Outcome: The three young men were let off after the defense found that she was lying and the men were innocent. The three accused sued the state for millions.

15. Roger Clemens Ongoing Steroids Saga

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    Scandal: Clemens was first mentioned in Jose Canseco’s tell-all book. Then he was mentioned 82 times in the Mitchell Report. Clemens has denied his involvement in the world of steroids and his use of steroids. Someone is lying here...

    Though he has never officially tested positive, there are many that trust the reports that have surfaced and the firsthand accounts.

    Outcome: Clemens has been fighting legal battles for years to no avail. There has been no outcome yet, and maybe there never will be. We might be looking at a lifelong battle for vindication.

    Clemens might soon be the Pete Rose for younger generations. 

14. Eastern German Women Olympic Doping

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    Scandal: During the 70s and 80s, there was systematic doping of East German women in every sport from track and field to gymnastics. It was all in secret and all very illegal. The women were pressured to take steroids without any objection, without their knowledge of the substance, and despite attempts by the IOC, there was never anything they could really do to stop it.

    Outcome: Several women either defected to West Germany or waited until the Cold War had ended to reveal their stories. Heidi Krieger, an East German shot putter, would eventually change sexes and became Andreas Krieger due to all the steroid injections throughout his youth.

13. The Juice Was Loose

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    Scandal: Americans were glued to their TVs in the summer of 1994 for all the wrong reasons. Former great running back OJ Simpson went on trial for the murder of his wife, Nicole Brown Simpson, and her friend, Ronald Goldman. The trial was high profile, and quite gruesome.

    Outcome: Of course, Simpson was acquitted, but was slammed with a civil lawsuit that he lost. OJ is now in jail for stealing memorabilia that belonged to him. Crazy world, right?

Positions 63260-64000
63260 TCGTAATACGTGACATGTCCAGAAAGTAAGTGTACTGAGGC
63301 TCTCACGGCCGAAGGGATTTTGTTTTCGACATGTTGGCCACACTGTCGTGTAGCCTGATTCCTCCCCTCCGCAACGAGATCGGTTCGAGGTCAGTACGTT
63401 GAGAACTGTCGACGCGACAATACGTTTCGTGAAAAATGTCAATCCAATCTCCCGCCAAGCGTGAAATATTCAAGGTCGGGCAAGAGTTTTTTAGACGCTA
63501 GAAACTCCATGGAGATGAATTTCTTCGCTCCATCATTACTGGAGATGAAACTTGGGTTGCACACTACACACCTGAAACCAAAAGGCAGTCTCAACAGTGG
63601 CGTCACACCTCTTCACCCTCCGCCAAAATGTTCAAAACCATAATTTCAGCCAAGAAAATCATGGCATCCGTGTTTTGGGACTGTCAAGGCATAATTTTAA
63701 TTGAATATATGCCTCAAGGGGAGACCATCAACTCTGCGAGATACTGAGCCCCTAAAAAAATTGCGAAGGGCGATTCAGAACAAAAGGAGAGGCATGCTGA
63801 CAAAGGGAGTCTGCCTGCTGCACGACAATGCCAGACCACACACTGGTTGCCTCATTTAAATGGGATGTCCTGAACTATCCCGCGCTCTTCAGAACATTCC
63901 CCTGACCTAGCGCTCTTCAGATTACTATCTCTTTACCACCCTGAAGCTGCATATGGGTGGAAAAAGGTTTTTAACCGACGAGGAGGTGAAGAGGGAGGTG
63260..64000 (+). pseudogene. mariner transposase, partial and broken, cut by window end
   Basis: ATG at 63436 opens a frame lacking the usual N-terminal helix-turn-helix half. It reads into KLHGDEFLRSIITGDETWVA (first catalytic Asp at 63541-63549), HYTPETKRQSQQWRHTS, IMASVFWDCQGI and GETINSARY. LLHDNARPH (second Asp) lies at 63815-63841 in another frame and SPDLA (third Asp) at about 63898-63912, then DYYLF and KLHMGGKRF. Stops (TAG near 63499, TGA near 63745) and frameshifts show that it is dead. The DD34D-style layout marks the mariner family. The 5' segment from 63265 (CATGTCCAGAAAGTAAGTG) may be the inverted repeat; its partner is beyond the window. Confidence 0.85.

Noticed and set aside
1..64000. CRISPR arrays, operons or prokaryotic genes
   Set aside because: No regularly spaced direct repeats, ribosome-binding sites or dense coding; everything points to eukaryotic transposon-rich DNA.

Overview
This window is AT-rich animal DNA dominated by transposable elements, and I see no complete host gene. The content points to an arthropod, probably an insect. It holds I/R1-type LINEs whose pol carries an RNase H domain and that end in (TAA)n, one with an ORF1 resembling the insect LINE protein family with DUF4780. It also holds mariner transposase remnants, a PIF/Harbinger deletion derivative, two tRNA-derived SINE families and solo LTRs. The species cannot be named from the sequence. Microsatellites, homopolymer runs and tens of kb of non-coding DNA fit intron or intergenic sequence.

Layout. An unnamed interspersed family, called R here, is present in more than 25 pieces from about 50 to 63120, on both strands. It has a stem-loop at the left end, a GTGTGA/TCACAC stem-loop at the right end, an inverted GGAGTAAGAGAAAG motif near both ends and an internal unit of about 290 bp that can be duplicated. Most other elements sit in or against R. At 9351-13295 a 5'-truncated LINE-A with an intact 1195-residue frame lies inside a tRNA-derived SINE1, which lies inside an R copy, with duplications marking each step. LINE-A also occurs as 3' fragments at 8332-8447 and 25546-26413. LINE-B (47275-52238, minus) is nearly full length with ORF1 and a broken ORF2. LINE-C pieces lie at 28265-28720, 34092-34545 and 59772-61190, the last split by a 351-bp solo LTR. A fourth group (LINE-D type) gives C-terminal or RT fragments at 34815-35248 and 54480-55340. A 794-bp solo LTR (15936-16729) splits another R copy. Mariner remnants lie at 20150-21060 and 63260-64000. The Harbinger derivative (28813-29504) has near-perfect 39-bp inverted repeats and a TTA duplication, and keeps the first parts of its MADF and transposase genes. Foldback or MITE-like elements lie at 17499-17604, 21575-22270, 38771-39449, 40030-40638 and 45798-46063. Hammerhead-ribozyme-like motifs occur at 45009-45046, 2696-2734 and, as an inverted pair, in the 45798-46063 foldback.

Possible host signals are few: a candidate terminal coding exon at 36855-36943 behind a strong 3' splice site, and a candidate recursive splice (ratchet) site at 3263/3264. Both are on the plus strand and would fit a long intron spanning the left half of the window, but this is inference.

12. USA-Russia 1972 Olympic Gold Medal Game

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    Scandal: This is a complicated scandal, but the long and short of it is that the 1972 Olympic basketball final involving the United States and the Soviet Union ended after the Russians received two extra chances in the final seconds. The story involves the Soviet coach receiving an illegitimate timeout followed by a suspicious inbounds play, ending with a Hail Mary pass that won the game for the Russians.

    Outcome: The US refused to sign the score sheet, or receive their silver medals, and launched several appeals to no avail. It was one of the biggest debacles in basketball officiating history.

11. Michael Vick Dogfighting

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    Scandal: In 2007, an investigation was opened into Vick’s involvement in dogfighting. It was soon discovered that, not only was Vick involved, but he directly participated in the fighting and execution of the dogs in addition to bankrolling the whole operation. 

    Outcome: Vick was suspended from the NFL, had to give back millions of dollars in bonuses received from the Falcons, and was publicly ostracized for his mistreatment of dogs and inhumane actions.

10. Reggie Bush Gives Back His Heisman

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    Scandal: During his final year at USC in 2005, Reggie Bush and his family received improper benefits. Fast forward to 2010, when the NCAA handed down serious regulations against the USC football team for Bush’s actions. Upon receiving gifts, Bush forfeited his amateur status and all of his and the team’s accomplishments were nullified.